- 7 April 2022
- Posted by: ante
- Category: Mental health
Working in the field of Mental Health, I know that seeking support can make all the difference. That said, I often hear people being described as ‘brave’ when they do take action. I have an issue with this word, let me explain why.
Is Bravery a Barrier to Mental Health Support?
What springs to mind when you think of being brave? For me, it is the Russian newsreader protesting against the war live on air. It is people taking up arms to defend their towns and communities in Ukraine. It’s the firefighters who rescue people from burning buildings or the coastguards that venture out in stormy seas to save a crew.
Here are two dictionary definitions:
“The quality that allows someone to do things that are dangerous or frightening” – Britannica
“The quality or state of having or showing mental or moral strength to face danger, fear, or difficulty: courage showing bravery under fire.” – Merriam Webster
Being brave is daring, fearless, heroic, gallant and valiant. It is often associated with self-sacrifice. In my experience, both as a Mental Health First Aid Trainer and as someone who has had personal struggles with mental well-being, I don’t believe this matches the frame of mind of someone who is struggling.
In suggesting people are brave for seeking mental health support, we imply that it is something to be feared. It suggests that you have to be tough and battle-ready to deal with what’s in store. This perception can add to the overwhelm of seeking help and make it seem too much to deal with. It means people suffer in silence.
I recently found an article* that shared my view. It was written in 2020, but the author eloquently explains my thoughts. She describes the word ‘brave’ as condescending; as shame repackaged as respect. In her words, “Disclosure, sharing, seeking help does require strength… but facing this is not bravery. It is the urgent need for help trumping the possibility of stigma.”
Words of Encouragement
The majority of people who say ‘you’re brave’ to someone who is seeking help for mental health concerns don’t mean it with malice. They intend to be supportive. For this reason, I’ve been exploring other words of encouragement that could replace ‘brave’.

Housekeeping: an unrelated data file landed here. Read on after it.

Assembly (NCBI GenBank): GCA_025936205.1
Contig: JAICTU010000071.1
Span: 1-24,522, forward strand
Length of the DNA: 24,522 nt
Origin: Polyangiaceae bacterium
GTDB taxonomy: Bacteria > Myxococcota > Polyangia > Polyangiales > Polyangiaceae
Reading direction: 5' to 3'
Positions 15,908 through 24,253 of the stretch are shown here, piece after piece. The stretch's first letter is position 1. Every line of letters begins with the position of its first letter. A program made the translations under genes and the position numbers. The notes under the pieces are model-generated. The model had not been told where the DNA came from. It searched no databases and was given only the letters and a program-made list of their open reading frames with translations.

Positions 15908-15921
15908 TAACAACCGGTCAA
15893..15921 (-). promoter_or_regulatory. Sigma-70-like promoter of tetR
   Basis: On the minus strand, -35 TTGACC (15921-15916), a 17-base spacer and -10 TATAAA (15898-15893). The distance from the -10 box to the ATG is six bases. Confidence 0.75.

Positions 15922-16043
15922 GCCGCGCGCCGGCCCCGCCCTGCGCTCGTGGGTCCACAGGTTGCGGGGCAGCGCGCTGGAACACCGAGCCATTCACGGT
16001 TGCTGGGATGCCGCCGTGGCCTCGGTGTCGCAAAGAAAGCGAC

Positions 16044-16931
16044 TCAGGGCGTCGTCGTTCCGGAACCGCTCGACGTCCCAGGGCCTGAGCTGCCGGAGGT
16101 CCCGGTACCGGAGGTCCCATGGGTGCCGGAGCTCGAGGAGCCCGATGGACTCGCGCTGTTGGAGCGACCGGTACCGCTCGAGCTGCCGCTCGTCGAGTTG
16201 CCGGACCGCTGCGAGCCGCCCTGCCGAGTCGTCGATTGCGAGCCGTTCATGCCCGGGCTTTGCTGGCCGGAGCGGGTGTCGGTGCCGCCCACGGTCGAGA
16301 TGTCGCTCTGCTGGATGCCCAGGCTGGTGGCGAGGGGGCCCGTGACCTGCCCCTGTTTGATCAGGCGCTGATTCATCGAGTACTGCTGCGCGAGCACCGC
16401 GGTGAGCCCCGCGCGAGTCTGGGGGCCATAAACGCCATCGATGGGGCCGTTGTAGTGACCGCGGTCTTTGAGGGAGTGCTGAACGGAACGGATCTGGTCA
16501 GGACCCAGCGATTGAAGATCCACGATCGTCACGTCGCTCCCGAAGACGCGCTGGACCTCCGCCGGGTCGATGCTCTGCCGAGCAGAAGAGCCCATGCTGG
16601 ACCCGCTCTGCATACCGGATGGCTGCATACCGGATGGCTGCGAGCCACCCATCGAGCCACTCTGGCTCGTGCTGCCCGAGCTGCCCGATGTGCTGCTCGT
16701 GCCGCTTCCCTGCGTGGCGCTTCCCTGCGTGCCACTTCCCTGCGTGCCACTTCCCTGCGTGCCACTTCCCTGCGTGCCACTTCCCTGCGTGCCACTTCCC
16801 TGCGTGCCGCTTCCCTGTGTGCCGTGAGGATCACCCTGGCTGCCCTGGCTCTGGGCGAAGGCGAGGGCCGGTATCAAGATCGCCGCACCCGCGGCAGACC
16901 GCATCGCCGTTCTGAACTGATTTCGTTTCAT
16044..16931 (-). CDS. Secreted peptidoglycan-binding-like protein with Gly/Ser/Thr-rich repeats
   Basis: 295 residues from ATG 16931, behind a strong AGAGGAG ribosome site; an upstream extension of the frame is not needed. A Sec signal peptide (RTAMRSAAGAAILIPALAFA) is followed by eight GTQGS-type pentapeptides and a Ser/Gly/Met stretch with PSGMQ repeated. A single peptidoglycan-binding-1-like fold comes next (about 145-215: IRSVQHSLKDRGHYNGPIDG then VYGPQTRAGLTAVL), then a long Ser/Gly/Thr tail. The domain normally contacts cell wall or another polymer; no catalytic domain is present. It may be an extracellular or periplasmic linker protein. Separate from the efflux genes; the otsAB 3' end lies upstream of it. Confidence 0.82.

If someone was speaking to me about ill-health and voiced that they were going to contact a specialist organisation, speak to their GP or another professional, I might respond with one of the following:
- That’s a good idea / wise idea
- I fully support you
- Well done for getting the support you deserve
- Therapy has been amazing for me; I hope you’ll feel the same way
- Thank you for telling me
- I’m pleased to hear you’re getting support
I believe that these phrases offer reassurance and back up the individual’s decision. There is no undercurrent of sympathy and it doesn’t throw up barriers.
Looking on the Mind website, they use the word ‘empowered’ on the seeking help page. This word builds confidence, it implies the individual taking control of the situation and putting things right on their terms.
Reducing the Stigma of Mental Health Conditions
Part of the reason that people are described as brave for seeking support with mental health issues is that stigma still exists. We can openly admit to having a bad back, a broken arm or asthma, yet feel the need to hide the fact that we are suffering from post-traumatic stress, depression or panic attacks. It is almost as though those of us facing mental health challenges are abnormal.
The reality is that a quarter of the population have or will experience a period of poor mental health. According to Mind** 1 in 6 people will be struggling in any given week. We have all felt the impact of isolation, uncertainty and social anxiety through the pandemic, we know that our well-being can take a hit. So why is speaking up and being honest viewed as risky?
My mission is to make it normal practice for people who are struggling with their mental health to get help. The earlier this happens, the better the chance of turning things around and getting on with life. I want people to feel empowered to do what they need to get back on track, to regain confidence and to live life to the full. This vision is only possible if we all respond with respect rather than sympathy to those who speak up.